Is Labor Day A Good Excuse For Child Labor?

girlsLabor Day! Otherwise known as the day we celebrate child labor by having our children participate in child labor. At least that’s how my parents referred to it when I was a kid, and I wanted to take my free day off from school to go hang out with my friends. That’s also how many of my current friends who are parents refer to the day as well.

I can remember spending each of my labor days as a child in the garden as I cut down old corn stocks and dug the potatoes. Both of those projects were all day projects and Labor Day landed at the perfect time of the year and there weren’t any better days to get the job done. We also spent a few Labor Days on the mountain cutting wood so we could heat our house in the winter. But no matter what kind of work project we were doing on that particular Labor Day, I would have much rather been spending my days at the lake with my friends or at least in the family room watching TV.

Our labor days as parents haven’t been filled with much labor. As an adult, I’m not going to use many of my days off from work doing work that I can put off until do another day. My kids aren’t going to find me in the back yard raking leaves or weeding the garden. They won’t find me in the garage sweeping the floor or dealing with the stack of crap that has built up over the years. I’m probably not going to spend much time in the office putting in a few extra hours of billing. Nope, that’s not me.

Even though I’d rather do absolutely nothing on my Labor Day, the inside of our house has to be cleaned on a daily basis, and there aren’t many other days in the year that give us an ideal opportunity to get a little extra inside cleaning done. And that’s when I became my parents as I informed Addie about the true purpose of Labor Day — the day we celebrate child labor by having Addie participate in child labor.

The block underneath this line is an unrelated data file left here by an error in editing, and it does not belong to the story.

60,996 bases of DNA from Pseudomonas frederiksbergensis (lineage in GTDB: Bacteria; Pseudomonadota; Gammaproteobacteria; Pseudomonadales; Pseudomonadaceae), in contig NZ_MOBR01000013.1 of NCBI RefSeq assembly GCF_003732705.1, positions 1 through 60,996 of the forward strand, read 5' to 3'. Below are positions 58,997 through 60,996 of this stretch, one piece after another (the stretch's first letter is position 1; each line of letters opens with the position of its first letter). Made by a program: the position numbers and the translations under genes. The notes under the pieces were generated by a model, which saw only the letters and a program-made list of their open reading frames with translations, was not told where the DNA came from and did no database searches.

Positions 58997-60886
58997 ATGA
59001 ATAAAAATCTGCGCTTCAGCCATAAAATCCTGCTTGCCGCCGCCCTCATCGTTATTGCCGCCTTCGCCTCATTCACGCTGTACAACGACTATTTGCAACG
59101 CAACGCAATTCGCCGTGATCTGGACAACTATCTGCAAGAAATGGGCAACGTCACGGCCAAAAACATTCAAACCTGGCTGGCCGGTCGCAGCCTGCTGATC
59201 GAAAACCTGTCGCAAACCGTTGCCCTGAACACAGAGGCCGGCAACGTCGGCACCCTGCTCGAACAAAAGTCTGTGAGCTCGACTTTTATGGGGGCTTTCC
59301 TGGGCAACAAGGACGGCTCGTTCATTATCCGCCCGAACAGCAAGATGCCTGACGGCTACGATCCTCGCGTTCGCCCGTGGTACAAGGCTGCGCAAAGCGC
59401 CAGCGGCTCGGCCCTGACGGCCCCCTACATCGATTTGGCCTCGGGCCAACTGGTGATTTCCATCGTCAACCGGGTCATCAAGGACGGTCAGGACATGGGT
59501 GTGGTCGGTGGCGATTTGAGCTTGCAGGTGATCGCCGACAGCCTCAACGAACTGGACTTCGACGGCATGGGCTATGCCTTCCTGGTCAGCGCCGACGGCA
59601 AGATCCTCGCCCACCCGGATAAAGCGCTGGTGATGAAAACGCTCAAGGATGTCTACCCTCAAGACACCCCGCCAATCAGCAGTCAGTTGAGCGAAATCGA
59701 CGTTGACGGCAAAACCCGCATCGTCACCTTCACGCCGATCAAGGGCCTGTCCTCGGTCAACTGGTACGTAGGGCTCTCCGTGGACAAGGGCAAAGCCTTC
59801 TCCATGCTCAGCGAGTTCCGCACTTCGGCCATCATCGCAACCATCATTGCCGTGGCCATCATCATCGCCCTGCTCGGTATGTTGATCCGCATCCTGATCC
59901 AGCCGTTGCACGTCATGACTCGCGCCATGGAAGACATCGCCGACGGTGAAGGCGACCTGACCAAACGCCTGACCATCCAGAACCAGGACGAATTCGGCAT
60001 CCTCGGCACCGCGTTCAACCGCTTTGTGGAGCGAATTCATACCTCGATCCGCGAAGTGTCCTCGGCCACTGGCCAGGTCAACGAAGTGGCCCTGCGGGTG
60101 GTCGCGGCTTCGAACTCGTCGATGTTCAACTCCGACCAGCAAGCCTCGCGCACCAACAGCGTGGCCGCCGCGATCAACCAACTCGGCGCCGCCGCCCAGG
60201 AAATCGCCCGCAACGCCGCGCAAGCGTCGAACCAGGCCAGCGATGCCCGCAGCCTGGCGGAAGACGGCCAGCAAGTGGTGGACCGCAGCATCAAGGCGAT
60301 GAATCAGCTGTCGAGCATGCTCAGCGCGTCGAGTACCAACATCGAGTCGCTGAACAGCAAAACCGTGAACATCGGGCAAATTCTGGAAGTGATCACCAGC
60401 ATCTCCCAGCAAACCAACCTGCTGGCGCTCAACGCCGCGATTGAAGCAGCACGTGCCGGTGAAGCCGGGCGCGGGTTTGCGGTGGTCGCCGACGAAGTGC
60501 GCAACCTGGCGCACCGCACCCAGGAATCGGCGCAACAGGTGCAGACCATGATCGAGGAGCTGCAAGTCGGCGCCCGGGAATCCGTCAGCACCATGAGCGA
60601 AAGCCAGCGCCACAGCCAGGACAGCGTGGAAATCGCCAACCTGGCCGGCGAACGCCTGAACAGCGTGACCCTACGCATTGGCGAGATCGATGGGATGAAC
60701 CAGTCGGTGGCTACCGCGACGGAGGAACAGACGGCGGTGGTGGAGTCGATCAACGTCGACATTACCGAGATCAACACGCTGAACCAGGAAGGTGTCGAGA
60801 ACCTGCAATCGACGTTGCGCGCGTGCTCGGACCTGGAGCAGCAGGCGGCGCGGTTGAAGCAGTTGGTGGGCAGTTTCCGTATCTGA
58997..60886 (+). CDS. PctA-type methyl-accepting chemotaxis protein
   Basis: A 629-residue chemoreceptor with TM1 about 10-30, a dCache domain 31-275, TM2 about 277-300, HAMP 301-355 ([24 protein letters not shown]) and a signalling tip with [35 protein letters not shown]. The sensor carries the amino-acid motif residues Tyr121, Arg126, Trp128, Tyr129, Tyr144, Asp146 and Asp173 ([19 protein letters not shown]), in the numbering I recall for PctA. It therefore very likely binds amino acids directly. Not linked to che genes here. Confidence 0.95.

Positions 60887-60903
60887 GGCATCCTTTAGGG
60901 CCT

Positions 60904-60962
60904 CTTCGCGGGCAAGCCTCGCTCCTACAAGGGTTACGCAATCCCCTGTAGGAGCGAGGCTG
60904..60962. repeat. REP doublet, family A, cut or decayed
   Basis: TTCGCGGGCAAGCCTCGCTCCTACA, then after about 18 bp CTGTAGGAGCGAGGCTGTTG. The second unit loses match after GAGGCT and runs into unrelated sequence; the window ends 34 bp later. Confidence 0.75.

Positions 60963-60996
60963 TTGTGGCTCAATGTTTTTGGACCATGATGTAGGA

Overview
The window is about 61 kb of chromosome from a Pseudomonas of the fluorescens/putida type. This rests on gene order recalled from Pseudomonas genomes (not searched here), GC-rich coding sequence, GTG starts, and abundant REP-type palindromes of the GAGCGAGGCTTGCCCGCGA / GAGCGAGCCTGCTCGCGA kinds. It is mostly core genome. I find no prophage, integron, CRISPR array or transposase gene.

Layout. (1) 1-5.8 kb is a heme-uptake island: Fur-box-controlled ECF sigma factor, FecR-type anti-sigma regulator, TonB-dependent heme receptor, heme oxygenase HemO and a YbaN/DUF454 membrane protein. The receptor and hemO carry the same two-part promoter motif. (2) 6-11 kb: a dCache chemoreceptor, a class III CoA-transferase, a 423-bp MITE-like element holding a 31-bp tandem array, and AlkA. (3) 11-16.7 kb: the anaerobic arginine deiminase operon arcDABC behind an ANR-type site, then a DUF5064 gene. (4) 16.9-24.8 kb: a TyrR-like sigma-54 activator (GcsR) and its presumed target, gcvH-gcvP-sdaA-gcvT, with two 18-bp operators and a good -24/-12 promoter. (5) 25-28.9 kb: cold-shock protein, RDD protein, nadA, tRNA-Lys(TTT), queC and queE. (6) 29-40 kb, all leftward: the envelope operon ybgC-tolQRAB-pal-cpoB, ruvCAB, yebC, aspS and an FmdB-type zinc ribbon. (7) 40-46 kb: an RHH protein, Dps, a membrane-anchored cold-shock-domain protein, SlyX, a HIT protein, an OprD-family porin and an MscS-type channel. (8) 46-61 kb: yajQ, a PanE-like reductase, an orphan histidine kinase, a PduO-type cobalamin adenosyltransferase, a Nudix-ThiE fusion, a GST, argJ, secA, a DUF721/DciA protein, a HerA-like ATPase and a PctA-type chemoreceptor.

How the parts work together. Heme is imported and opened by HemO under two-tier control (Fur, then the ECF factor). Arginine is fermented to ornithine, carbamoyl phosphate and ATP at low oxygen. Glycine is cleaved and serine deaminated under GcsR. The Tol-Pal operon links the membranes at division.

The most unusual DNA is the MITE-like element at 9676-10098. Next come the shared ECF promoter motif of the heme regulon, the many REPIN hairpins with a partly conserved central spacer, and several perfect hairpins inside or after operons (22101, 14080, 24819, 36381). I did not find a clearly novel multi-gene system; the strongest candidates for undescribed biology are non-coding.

When I told Addie about the purpose of Labor Day she gave me the same look I gave my parents when they told me the exact same explanation — a dramatic eye role followed by a heavy sigh. And that’s where I finally realized I went wrong as a kid. When I saw Addie give me that dramatic eye roll and heavy sigh as if I couldn’t possibly be serious about making her do actual work as a child — oh no, how could any parent expect their child to, gasp, clean his/her room or play area — that’s the moment I realized Addie needed to spend a good chunk of the day doing labor. The kid needs to learn that work is part of life and if she’s a little better at doing work each day she wouldn’t have so much of it to do on weekends and holidays.

I’m sure my parents thought the same thing when I rolled my eyes at them and heavy sighed. Maybe I would have spent a few more days on the lake with my friends if I had just hid my disgust a little better.

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